He hated you, Edward.

But still, he married his only daughter to you.

He wanted his grandson to be an earl.

No, Edward. He wanted his grandson to be a king.

Elizabeth had several bastard children, Edward.

Not just Essex and Southampton.

She was 16 for the first.

Bloody Mary was still queen and our future Gloriana was out of favor.

No one thought her very important at all, except my father, of course.

And when her first child was born... a male, my father took it and hid it.

The grandson of Henry Vlll.

The foundling, of course, had to be reared a nobleman.

John de Vere, the previous Earl of Oxford, agreed to accept the task.

You lie!

Do l?

Why did he work so hard to become your guardian after your father died?

He had it all planned. Years in advance.

He would teach you everything he knew about statecraft, marry you to his daughter, and after Elizabeth's death, proclaim you... heir.

His own grandchild to follow you on the throne.

But he could not possibly predict what kind of failure you would become!

How you would fail in politics! lgnore your estates to the point of bankruptcy.

All to write...


Nor could he have predicted that you would commit incest.


Delicious, isn't it?

Right out of a Greek... tragedy.


would never have-- What?

Slept with her son?

l don't think she ever knew, to tell you the truth.

Though you never know with the Tudors.

They all have had such strange tastes in bedfellows.


You could have been a king, Edward.

And your son after you.

Except for the fact... that you... were you.



Sentence has been passed.

They are to be beheaded.

Essex tomorrow. Southampton in a week.

Your son is going to be killed...

by his own mother.

Put that in one of your plays.


COURT OFFlClAL: Robert Devereaux, Earl of Essex, is hereby executed for treason by Her Gracious Majesty, Queen Elizabeth on the 25th day of February in the year of our Lord, 1601.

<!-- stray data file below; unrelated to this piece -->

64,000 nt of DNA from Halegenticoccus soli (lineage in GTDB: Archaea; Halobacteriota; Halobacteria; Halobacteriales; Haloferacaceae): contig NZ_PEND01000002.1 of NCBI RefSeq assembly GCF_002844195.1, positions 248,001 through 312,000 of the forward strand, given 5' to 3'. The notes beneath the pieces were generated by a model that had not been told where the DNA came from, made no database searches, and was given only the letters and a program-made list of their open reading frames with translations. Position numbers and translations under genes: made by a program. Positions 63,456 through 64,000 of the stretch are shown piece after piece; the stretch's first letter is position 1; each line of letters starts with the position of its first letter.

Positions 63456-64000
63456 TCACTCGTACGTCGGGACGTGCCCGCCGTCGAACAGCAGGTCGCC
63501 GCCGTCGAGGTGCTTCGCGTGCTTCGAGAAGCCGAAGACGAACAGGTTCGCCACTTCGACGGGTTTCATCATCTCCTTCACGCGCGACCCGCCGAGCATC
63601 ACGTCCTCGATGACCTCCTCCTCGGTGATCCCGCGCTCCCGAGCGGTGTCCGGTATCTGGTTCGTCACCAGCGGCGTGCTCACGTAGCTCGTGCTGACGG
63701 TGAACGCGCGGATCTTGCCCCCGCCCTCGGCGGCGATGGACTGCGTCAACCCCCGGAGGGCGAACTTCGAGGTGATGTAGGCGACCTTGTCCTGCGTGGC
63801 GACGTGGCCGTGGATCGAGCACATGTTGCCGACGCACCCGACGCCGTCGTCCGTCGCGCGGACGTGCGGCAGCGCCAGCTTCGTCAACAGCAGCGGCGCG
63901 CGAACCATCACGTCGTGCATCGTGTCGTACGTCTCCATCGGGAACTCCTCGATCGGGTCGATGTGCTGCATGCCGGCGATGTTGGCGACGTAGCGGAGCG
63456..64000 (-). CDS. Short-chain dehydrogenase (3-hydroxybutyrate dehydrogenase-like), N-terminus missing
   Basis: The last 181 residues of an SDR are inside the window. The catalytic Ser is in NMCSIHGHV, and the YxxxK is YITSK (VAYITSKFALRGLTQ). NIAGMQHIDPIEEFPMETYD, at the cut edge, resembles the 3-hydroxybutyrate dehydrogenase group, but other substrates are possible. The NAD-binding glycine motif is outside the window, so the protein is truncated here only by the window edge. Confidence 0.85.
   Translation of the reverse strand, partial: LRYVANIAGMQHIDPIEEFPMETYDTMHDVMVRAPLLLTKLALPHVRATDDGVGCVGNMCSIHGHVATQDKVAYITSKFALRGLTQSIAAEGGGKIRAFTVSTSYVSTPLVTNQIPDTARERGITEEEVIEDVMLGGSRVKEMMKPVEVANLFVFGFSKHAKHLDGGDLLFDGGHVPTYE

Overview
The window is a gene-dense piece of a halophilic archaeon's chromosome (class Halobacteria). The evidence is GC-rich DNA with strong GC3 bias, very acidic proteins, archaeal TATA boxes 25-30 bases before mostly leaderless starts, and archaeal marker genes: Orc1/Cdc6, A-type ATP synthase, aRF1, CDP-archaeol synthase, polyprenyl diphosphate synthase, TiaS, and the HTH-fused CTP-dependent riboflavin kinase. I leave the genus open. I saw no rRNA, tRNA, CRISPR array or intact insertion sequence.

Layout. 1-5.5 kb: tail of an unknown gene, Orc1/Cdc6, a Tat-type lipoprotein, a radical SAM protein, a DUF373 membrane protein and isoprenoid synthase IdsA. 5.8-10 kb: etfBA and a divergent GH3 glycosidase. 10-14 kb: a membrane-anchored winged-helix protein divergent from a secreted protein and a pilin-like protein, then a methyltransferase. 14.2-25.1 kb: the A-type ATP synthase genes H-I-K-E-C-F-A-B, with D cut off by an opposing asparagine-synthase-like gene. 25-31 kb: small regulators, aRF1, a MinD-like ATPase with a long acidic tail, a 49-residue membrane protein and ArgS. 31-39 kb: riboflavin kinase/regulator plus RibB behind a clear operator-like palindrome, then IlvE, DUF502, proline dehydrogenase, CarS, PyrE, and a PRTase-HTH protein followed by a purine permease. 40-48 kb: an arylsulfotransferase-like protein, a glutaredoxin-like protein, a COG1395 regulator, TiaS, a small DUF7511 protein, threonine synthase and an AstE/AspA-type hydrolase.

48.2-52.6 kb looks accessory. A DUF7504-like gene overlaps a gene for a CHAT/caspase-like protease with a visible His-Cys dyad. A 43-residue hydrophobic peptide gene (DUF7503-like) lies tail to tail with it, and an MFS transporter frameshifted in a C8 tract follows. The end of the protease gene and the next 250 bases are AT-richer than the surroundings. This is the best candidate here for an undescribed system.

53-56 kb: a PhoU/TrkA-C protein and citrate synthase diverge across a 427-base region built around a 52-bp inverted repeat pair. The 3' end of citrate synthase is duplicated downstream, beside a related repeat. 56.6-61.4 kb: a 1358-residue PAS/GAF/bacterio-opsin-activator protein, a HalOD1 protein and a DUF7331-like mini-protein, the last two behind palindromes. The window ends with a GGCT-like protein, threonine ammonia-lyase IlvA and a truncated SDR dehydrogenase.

Strike true.

God save the queen!


Leave us.

All of you.

Sir Robert, you as well.


You look old. l thank Your Majesty for seeing me.

You cannot have him.

He is our son.

He is a traitor, like Essex.

They only wished for a voice equal to their birth.

You caused this. Your play, your words. l know what you've done.

Your head should be cut off, not his.

Then take it, in our son's stead.

Neither they nor l conspired against you.

Cecil alone was our aim.

The King of Spain, Mary, four French kings, eight popes, they all wanted me dead, but here l am, because of the Cecils, my commoners.

We would have protected you.

You? My loyal earls? Hm. l could only ever trust the Cecils because their wealth, their power, their survival, all depended on me.


Let... our son live.


Does he know?

And if l give him to you...?


He will never learn of it from me.

But, Edward?

None of your poems, or your plays will ever carry your name.



ls she still refusing to sleep? For three days now.

And her physicians?

They say she's dying.



Majesty? l have brought you a document to sign.


The Act of Succession.

l beseech you, sign.



ARCHBlSHOP: O God, bless this crown, and sanctify King James of Scotland, now and forevermore as King James the First of England, Scotland, Wales and lreland.

God save the king!

ALL: God save the king!


No, no, no, stop! lt's supposed to be a bloody comedy.

You lot are about as funny as the plague.


Will Shakespeare! Hello, Ben.

JONSON: A command performance for our new king.

Fraud! Charlatan!

A counterfeiter of wit!

You came to me, Ben.


You came to me.

JONSON: Will! You're nothing but a puppet!

MAN: Get out!

Stay out!

Master Jonson?

His lordship is asking for you.

Excuse me, my lady.


Thank you, doctor.


Come closer.

Did you know my family can trace its peerage back further than any other family in the kingdom?

We fought at Crecy, at Bosworth Field, at Agincourt.

When l inherited my earldom, l was one of the richest men ever to breathe English air.

And at last breath, l shall be one of the poorest.